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Biography

Joe Gibbs worked as an electronics engineer in the United States before his career in music started. Gibbs eventually returned to Kingston, Jamaica and opened an electrical repair shop with television repairs and sales as its main concern. It was in this shop that he first started to sell records. The fast growth of the local music scene encouraged him to get more involved in the music business, and in 1967 he started to record some artists in the back of his shop with a two-track tape machine, working with Lee Perry who had just ended his association with Clement "Coxsone" Dodd. In 1968, with the help of Bunny Lee, he launched his Amalgamated record label, and had his first success with one of the earliest rocksteady songs, Roy Shirley's "Hold Them"

When Perry decided to leave to start his own record label, Upsetters, Gibbs enrolled the young Winston "Niney" Holness (later known as Niney The Observer) who helped Gibbs maintain his productions at the top of the charts. During the rocksteady period until 1970, he had hit records with numerous artists including The Pioneers, Errol Dunkley, and Ken Parker. He also worked with backing bands such as Lynn Taitt and the Jets (including the organist Ansel Collins, and horns players Tommy McCook, Johnny "Dizzy" Moore, Bobby Ellis and Vin Gordon), or The Hippy Boys (featuring the Barrett brothers as the rhythm section).

He concentrated exclusively on the production of the then new reggae sound after his first international success "Love of the Common People" by Nicky Thomas (#9 in the UK Singles Chart in summer 1970) Gibbs still recorded the rock-steady artists that he had initially worked with; artists like The Ethiopians, Delroy Wilson, and The Heptones. The two volumes of his singles compilations The Heptones and Friends were bestsellers in Jamaica. During this period, he launched three new labels —Jogib, Shock, and Pressure Beat.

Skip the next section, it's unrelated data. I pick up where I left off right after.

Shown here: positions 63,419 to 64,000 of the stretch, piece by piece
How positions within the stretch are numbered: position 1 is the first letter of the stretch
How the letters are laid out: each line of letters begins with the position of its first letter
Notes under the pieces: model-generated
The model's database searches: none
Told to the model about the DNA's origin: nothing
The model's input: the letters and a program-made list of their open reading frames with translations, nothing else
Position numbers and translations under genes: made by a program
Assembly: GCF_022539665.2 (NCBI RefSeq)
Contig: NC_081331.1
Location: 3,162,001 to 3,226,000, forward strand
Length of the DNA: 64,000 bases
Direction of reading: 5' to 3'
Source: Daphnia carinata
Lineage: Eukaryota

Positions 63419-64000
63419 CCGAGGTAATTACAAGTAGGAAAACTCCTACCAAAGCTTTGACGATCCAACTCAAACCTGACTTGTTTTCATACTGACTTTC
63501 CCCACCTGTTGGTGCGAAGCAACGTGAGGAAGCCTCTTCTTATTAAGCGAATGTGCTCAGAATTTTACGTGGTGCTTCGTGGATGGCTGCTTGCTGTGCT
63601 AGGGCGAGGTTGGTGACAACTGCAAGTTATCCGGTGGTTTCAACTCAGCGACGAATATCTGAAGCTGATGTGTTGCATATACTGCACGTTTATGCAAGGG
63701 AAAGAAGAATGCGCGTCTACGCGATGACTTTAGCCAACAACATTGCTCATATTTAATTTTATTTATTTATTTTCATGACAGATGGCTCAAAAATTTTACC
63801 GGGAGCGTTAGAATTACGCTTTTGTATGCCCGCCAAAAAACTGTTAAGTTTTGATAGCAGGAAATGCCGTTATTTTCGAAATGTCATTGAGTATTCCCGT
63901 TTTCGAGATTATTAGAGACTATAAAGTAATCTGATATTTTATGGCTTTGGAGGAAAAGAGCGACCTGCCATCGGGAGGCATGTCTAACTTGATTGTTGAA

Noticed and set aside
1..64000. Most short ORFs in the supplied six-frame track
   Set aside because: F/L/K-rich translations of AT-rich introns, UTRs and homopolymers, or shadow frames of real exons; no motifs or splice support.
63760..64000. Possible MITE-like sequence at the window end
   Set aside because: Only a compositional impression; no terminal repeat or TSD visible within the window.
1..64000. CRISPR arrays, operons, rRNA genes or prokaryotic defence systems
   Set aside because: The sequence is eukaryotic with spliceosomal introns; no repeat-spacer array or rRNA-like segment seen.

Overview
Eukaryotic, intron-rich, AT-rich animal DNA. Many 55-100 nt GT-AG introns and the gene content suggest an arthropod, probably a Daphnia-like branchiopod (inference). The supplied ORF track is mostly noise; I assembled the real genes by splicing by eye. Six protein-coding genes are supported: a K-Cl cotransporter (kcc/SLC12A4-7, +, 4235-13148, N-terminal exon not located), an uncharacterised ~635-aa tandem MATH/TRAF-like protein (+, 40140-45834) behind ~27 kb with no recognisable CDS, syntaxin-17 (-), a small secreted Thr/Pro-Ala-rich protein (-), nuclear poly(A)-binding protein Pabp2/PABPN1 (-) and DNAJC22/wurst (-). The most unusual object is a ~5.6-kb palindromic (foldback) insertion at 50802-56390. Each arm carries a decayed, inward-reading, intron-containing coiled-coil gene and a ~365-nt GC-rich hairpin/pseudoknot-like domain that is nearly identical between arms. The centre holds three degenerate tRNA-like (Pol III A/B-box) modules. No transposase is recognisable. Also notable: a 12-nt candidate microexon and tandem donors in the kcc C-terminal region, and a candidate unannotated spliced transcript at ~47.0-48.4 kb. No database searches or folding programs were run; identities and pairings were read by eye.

In 1972, after having moved his studio in the Duhaney Park district, he set up a new one at Retirement Crescent and started to work with sound engineer Errol Thompson, who used to be at Randy's Studio.Together they were known as "The Mighty Two", and along with his studio band The Professionals (including bassist Robbie Shakespeare, drummer Sly Dunbar and guitarist Earl "Chinna" Smith), they produced hundreds of singles, including the hits "Money In My Pocket" by Dennis Brown, "Ah So We Stay" by Big Youth and "Eviction" by Black Uhuru. The duo worked on over 100 Jamaican number one hits.

In 1975, he set up his new 16-track studio and record pressing plant and kept producing Jamaican artists under numerous label names (Crazy Joe, Reflections, Belmont, Town & Country). He had success again with roots reggae, rockers, lovers rock and Dub music artists including: Dennis Brown, Jacob Miller, Sylford Walker, The Mighty Diamonds, Gregory Isaacs, Prince Alla and Junior Byles.

The 1977 Culture album Two Sevens Clash was a major influence on the then emerging punk scene and an internationally acclaimed production. The album was cited by punk rock band The Clash. Other successful artists produced by the Mighty Two during the end of the 1970s include: Marcia Aitken, Althea & Donna, John Holt, Barrington Levy, Cornell Campbell, Dean Fraser, Delroy Wilson, Beres Hammond, Ranking Joe, Prince Jazzbo, Prince Mohammed, Dillinger, Trinity, Prince Far I, Clint Eastwood, I-Roy and Kojak & Liza.

In the 1980s, Gibbs had an international hit with J.C. Lodge's "Someone Loves You Honey" and again in the 1990s–2000s teamed up with Errol Thompson, and Sydney "Luddy" Crooks of The Pioneers, to produce some new music way into the new millennium. Before his death, Gibbs also went into business with Chris Chin of VP Records, which was one of his last business ventures.

He was not married when he died of a heart attack on 21 February 2008 and is survived by his 12 children.

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